From the background where the eLearning originates, its intent is very praiseworthy and most welcoming, purposely ensuring that students of the University of Liberia are placed on the pedestal of technology with the attended opportunity to engage, operate and utilize the immense benefits to accumulate therein, but it must be carefully implemented with deep considerations of several obstacles and the Coronavirus hurdles that must be properly resolved before the great forward march.
Firstly, we must call spade a spade. The launching of the eLearning at the University of Liberia (UL) is saddled with grave complications, beginning with the ill-preparedness of most, if not close to almost 90% of the students’ population is computer-illiterate and do not possess each a personal computer(laptop), which also extends to most of the professors; and to enable the computer technology to genuinely serve the user’s best interest, the users must independently be up-to-date with its operational know-hows to avoid running from place to place hustling someone who may or may not be willing to cooperate with and conduct a mini-tutorial space, which could pose serious embarrassment to the students or professors who could be confronted with such challenge at a very crucial moment.
As a means to curbing the current hullaballoos making headway on the campuses of the University, the issue of the economic dimension cannot, and must not be rendered with cold-shoulder which makes the scheme unrealistic and unreasonable; also considering the payment of delayed salaries on one hand, as many students are unable to afford the resources to obtain data regularly when most parents are without a job nor stable or reliable incomes to foot the bills of their children’s data cost, there, and then a frustrating setback soon sets in born out of morale crunch.
While it is true that some professors and students may independently have the ability-opportunity and resources to weather such storm, and may afford to stay away and conduct their activities online, those without such blessing could come to class in their full gear in keeping with the current health protocols and in thorough observance of the social; distancing, could carry out their duty due to their incapacitated status, and that goes to the students who are unable to live up to the online scheme.
However, the stickiest aspect of the eLearning is being undermined by the dreadful obstructionist dubbed COVID-19 massively intruding and constantly interrupting into organized procedures leaving people on their heels and struggling to cope with the ‘new normal’ by pursing some basic activities and disorganizing certain practices to tally with the now known, the new normal by people, and to keep and stay alive, it will be in everyone’s interest to seek the timeliness to institute development without straining the other party, if we truly want to end up with a win-win result.
To arrive at this cardinal juncture of win-win the authorities must patiently listen to what the students have to say and respond with courteous optimism to strike a fruitul balance.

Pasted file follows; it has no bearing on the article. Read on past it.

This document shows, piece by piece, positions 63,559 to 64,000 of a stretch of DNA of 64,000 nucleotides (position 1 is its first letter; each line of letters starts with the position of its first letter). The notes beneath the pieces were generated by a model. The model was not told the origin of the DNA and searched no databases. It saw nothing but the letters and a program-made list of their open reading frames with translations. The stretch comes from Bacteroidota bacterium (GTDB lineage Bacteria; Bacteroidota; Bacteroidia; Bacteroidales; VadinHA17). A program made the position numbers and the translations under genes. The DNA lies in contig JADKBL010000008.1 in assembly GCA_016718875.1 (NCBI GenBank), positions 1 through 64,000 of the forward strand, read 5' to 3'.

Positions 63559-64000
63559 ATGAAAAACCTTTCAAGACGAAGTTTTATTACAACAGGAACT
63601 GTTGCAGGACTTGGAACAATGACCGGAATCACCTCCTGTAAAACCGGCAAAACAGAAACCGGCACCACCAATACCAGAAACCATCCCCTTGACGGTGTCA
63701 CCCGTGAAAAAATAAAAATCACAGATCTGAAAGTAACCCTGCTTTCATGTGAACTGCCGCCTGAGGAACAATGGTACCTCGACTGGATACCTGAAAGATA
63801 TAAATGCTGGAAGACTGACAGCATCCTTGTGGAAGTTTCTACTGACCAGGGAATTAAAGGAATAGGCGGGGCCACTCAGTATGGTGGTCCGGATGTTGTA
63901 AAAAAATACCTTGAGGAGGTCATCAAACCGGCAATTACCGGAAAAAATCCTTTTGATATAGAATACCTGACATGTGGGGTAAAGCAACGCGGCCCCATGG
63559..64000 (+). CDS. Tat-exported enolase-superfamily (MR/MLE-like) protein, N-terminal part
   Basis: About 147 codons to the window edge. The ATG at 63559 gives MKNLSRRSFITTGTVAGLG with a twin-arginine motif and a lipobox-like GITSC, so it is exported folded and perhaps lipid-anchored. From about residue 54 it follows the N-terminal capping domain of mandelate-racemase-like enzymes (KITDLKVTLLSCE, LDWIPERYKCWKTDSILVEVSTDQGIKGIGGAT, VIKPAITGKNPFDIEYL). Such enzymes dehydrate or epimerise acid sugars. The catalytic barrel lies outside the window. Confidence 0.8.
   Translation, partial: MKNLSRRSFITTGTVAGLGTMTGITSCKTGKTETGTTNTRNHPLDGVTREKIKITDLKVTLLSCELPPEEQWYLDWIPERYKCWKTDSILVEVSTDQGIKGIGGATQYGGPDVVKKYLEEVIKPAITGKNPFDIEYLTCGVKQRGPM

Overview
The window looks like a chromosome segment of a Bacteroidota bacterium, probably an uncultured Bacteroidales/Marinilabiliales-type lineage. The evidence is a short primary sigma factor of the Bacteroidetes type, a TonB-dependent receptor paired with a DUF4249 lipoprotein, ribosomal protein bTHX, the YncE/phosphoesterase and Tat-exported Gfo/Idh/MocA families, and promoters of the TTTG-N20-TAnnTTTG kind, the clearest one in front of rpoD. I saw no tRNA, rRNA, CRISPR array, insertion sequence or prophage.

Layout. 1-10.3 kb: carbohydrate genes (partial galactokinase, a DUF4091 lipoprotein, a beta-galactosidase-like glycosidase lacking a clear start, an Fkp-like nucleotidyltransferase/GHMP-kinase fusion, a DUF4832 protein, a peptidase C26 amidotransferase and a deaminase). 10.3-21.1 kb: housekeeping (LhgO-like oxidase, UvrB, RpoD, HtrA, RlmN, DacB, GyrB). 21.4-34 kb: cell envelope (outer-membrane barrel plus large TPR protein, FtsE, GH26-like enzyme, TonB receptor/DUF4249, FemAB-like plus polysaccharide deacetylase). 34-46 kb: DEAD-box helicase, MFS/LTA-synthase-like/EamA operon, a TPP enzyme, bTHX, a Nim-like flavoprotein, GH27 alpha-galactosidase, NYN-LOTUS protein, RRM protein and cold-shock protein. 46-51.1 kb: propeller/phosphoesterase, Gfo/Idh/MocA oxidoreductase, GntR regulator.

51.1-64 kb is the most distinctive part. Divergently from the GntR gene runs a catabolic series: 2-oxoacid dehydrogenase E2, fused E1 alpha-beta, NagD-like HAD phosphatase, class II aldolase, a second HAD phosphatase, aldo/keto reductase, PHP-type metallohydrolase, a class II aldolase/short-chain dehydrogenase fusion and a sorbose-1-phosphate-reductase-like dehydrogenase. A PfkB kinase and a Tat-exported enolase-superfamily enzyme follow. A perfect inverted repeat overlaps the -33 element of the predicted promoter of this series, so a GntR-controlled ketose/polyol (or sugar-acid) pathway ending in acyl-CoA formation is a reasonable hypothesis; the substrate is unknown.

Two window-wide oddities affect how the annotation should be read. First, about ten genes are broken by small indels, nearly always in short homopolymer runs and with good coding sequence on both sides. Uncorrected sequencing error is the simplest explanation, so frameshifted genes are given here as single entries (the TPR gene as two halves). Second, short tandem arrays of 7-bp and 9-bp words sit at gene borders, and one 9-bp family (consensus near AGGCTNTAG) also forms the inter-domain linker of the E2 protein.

In view of the ongoing eLearning saga the Student Unification Party (SUP) responded by saying we unapologetically maintain that the purported eLearning program introduced by the UL Administration is very untimely, grossly disorganized, and academically insensitive to its primary beneficiary – the students of the University of Liberia.
SUP is concerned about the cost and reliability of internet connectivity, the stability of electricity, the economic adversity as well as via majority of the University lecturers who don’t have a simple computer knowledge.
Liberia is ranked among the top five courtiers in the world with most expensive mobile data for internet according to Alliance for Affordable internet. Additionally, only 25% of the of approximately five million people in Liberia have access to electricity as per the World Bank 2018 Development Index report.
SUP is not against innovative steps and administrative creativities that will place the University of Liberia on path with other institutions around the globe but added that SUP will not accept the imposition of unrealistic and flaw filled policy that pays dead ear to the concerns of the primary beneficiaries. Dr. Nelson and his lieutenants must be informed that they are not the primary beneficiary of the eLearning rather, the economically challenged students of the University.
Henceforth, ignoring their concerns is tantamount to the rebirth of bad administrative practices that has kept the University unimproved for decades.
SUP wishes to inform the public, particularly students of the University of Liberia that the UL Administration has blatantly refused to listen to some genuine recommendations proffered by students of the University on the eLearning.
In the case of SUP, we have recommended to the University that in the midst of the current health crisis and economic hardship, it is insensitive to introduce full online classroom at this time. It is therefore prudent to pilot the entire eLearning program with a department or college rather than the entire University.
In a University where many of the instructors don’t even have the idea of how to simply boot a computer, it is ill-advised to hastily entrap such institution with a policy that will undermine its credibility and integrity.
Not many of the faculties of the University have simple computer knowledge as well as the students. Hence, both the faculties and the students of the University need to be well orientated before entirely moving the University to an eLearning program.
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